WWF Virunga campaign: WWF International 's OECD complaint against SOCO International plc ACCEPTED

 

The Document : « Initial assessment by the UK National Contact Point for the OECD guidelines for multinational enterprises: complaint from WWF International against SOCO International plc»

 

This statement records the decision of the UK National Contact Point (NCP) to accept for further consideration a complaint from WWF International against SOCO International plc, a UK company operating in the Democratic Republic of Congo.

 

Please download also: WWF - KEY ELEMENTS OF THE DECISION AGAINST SOCO

 

Extract from the WWF Press release: Major victory in conservation battle against oil company

 

London, 14 Feb 2014 – A major corporate social responsibility agency today has announced an examination of Soco International PLC for alleged violations of human rights and environmental protections related to the company’s operations in an African World Heritage Site.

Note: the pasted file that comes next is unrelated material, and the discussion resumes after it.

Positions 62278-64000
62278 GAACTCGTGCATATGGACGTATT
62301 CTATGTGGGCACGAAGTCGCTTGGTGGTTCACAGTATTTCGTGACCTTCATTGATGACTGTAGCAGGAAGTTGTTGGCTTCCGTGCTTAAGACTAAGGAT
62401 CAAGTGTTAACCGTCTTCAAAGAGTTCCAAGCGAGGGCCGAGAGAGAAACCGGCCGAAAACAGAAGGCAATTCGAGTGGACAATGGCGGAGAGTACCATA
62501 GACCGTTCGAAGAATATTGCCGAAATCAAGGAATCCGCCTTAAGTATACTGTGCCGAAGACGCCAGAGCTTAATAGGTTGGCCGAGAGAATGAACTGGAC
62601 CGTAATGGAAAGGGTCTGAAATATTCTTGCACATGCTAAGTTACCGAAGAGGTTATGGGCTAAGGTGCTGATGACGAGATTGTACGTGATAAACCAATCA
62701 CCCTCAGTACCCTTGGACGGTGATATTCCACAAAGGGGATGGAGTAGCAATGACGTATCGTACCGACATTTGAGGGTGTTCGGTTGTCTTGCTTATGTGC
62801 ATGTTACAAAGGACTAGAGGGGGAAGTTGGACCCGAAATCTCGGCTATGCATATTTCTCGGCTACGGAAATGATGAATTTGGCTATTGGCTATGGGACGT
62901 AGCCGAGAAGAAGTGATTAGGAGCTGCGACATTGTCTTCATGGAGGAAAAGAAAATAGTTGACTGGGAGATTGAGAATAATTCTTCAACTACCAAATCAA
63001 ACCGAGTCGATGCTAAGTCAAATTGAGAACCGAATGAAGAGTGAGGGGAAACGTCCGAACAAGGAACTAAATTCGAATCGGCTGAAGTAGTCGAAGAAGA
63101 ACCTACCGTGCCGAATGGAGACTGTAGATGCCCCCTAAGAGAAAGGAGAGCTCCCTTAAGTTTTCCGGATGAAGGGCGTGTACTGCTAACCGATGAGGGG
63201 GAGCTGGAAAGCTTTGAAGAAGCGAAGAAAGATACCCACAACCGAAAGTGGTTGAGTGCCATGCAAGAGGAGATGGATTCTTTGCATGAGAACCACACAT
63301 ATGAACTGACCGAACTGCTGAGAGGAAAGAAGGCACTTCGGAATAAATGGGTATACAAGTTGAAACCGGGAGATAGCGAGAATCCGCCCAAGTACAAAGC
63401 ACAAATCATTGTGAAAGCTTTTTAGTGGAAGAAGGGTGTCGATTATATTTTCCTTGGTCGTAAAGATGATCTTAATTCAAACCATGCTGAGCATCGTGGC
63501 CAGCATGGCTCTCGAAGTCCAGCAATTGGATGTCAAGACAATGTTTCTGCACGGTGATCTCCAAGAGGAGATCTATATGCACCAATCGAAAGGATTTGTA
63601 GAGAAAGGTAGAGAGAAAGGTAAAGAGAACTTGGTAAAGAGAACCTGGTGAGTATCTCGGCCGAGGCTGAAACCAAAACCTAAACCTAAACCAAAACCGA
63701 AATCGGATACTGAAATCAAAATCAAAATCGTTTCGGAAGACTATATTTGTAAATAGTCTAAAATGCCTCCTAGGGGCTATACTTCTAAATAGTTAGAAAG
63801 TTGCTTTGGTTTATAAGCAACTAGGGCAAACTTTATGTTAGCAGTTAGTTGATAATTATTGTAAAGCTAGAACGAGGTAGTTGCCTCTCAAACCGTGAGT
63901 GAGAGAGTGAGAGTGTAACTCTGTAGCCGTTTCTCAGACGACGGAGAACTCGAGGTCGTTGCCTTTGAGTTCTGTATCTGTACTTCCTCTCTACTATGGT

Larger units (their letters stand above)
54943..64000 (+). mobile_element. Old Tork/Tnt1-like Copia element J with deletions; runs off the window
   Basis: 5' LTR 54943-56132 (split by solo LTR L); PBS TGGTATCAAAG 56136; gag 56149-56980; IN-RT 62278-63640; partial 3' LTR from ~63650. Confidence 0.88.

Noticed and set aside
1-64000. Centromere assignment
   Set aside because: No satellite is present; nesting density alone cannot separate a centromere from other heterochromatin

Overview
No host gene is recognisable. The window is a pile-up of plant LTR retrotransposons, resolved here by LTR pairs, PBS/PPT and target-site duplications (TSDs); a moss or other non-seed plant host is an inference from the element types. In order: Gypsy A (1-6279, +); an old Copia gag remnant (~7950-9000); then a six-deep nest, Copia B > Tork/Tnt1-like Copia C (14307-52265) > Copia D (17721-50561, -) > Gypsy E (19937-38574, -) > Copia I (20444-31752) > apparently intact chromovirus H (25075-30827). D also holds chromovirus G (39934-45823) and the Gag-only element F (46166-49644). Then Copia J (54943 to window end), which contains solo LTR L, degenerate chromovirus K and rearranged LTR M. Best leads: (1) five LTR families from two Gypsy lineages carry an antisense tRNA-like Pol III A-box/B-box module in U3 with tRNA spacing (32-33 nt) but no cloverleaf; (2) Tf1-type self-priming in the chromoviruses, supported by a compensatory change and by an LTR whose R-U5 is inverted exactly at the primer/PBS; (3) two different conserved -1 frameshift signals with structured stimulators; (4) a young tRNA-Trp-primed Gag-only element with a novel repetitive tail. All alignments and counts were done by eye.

The move was triggered by WWF’s complaint alleging that Soco has breached the most respected global corporate social responsibility standards in its pursuit of oil in Virunga National Park, Democratic Republic of the Congo (DRC). WWF’s case has exposed “material and substantiated issues meriting further examination,” a United Kingdom Organisation for Economic Co-operation and Development (OECD) agency said in its initial assessment published today.

 

In the complaint, WWF documented evidence of Soco’s alleged violations of the Guidelines for Multinational Enterprises including intimidation, threats and unlawful detention of local activists, as well as withholding critical information about environmental and social risks from those likely to be impacted by the company’s activities.

 

“Today WWF’s concerns about Soco have been validated. This initial judgement is a victory for conservation and sends a strong warning to any company that thinks it can get away with disregarding international standards,” said Lasse Gustavsson, WWF International Executive Director of Conservation. “We urge governments and the investment community to join us in telling Soco to leave Virunga. If it fails to do so, the company risks permanently damaging its reputation and that of the industry it represents.”

 

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